James Lombard Dublin, Leinster, Ireland
“You may as well know, right here, that you can never have riches in great quantities unless you can work yourself into a white heat of desire for money, and actually believe you will possess it”. Desire, belief, planning and persistence are the themes running through this chapter. While the above quotation from Hill refers to the acquisition of money, it also applies to the attainment of other riches, such as, riches of the mind and character, without which, money would be worthless and unattainable. When you crystallize your heart-filled desires into a written-down life’s purpose, I believe it should not refer solely to the acquiring of money; it should also refer to making oneself into a well-rounded human being who wants to use money for the benefit of others.
Hill says: “Wishing will not bring riches. But desiring riches with a state of mind that becomes an obsession, then planning definite ways and means to acquire riches and backing those plans with persistence which does not recognize failure will bring riches”. The dictionary definition of ‘obsession’ is “influenced by a feeling, idea or impulse that a person cannot escape”. Desiring the riches he was seeking became an obsession for Barnes, to such an extent that he absolutely believed he would attain them, planned ways and means of attaining them and persisted through what seemed like failures. He believed that “he was the partner of Edison every minute of the time from the very day that he first went to work there”. He acted as if the partnership had already been realized. His purpose too was not wishy-washy: it was definite and clearly spelled-out.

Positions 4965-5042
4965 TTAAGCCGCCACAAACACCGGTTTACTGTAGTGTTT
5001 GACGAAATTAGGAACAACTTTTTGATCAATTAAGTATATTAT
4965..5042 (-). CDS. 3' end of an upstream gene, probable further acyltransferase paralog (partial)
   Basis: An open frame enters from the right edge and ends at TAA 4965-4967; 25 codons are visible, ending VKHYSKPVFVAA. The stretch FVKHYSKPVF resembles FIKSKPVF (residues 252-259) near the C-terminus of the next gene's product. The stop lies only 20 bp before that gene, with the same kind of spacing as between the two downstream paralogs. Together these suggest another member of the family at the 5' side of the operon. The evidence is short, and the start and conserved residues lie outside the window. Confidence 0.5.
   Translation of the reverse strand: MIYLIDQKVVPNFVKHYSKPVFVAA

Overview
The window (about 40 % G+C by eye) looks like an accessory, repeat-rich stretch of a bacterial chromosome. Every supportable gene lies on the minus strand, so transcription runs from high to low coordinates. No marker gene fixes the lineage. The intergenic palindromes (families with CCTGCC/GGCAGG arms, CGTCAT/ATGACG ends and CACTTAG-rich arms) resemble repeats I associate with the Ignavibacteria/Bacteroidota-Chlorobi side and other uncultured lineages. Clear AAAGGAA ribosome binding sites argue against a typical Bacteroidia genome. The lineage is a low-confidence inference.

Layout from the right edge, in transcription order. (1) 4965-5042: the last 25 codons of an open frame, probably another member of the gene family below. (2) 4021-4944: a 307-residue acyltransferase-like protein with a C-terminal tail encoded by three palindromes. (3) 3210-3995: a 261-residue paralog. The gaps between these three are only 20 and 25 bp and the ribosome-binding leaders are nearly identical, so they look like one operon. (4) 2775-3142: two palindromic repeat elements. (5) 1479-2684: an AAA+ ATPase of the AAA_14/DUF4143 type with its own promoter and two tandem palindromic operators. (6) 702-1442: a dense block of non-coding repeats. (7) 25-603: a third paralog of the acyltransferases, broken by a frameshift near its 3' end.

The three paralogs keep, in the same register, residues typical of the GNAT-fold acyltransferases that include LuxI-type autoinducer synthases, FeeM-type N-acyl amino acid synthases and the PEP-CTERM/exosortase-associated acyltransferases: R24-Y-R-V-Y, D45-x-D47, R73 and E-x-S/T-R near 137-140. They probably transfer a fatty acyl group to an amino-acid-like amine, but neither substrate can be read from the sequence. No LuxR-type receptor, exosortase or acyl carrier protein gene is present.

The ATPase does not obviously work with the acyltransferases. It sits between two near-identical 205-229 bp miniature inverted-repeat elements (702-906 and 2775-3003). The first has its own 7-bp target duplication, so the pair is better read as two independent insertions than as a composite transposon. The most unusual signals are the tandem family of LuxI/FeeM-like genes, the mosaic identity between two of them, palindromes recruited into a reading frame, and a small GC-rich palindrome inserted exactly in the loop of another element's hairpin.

While constantly bringing his self-talk to the forefront of his mind, he used his visual and auditory senses: “He saw himself standing in Edison’s presence”; and, “He heard himself asking for the opportunity”. These quotations show his total self-belief that what he sought would come to pass and, waiting 5 long years was not a problem.
Hill describes Barnes as a practical dreamer; he says: “Practical dreamers do not quit”, and “A burning desire to be and to do is the starting point from which the dreamer must take off”. Lastly, he did not recognize failure. When the opportunity was presented to him to sell the phonograph, which Edison’s experienced sales staff felt was ‘impossible’ to sell, he embraced the challenge with enthusiasm. Hill sums up the results of this state of mind as follows: “Through some strange and powerful principle of ‘mental chemistry’ which she has never divulged, Nature wraps up in the impulse of strong desire, ‘that something’ which recognizes no such word as ‘impossible’ and accepts no such reality as failure".
Regards and best wishes to all.
James Lombard, Dublin, Ireland.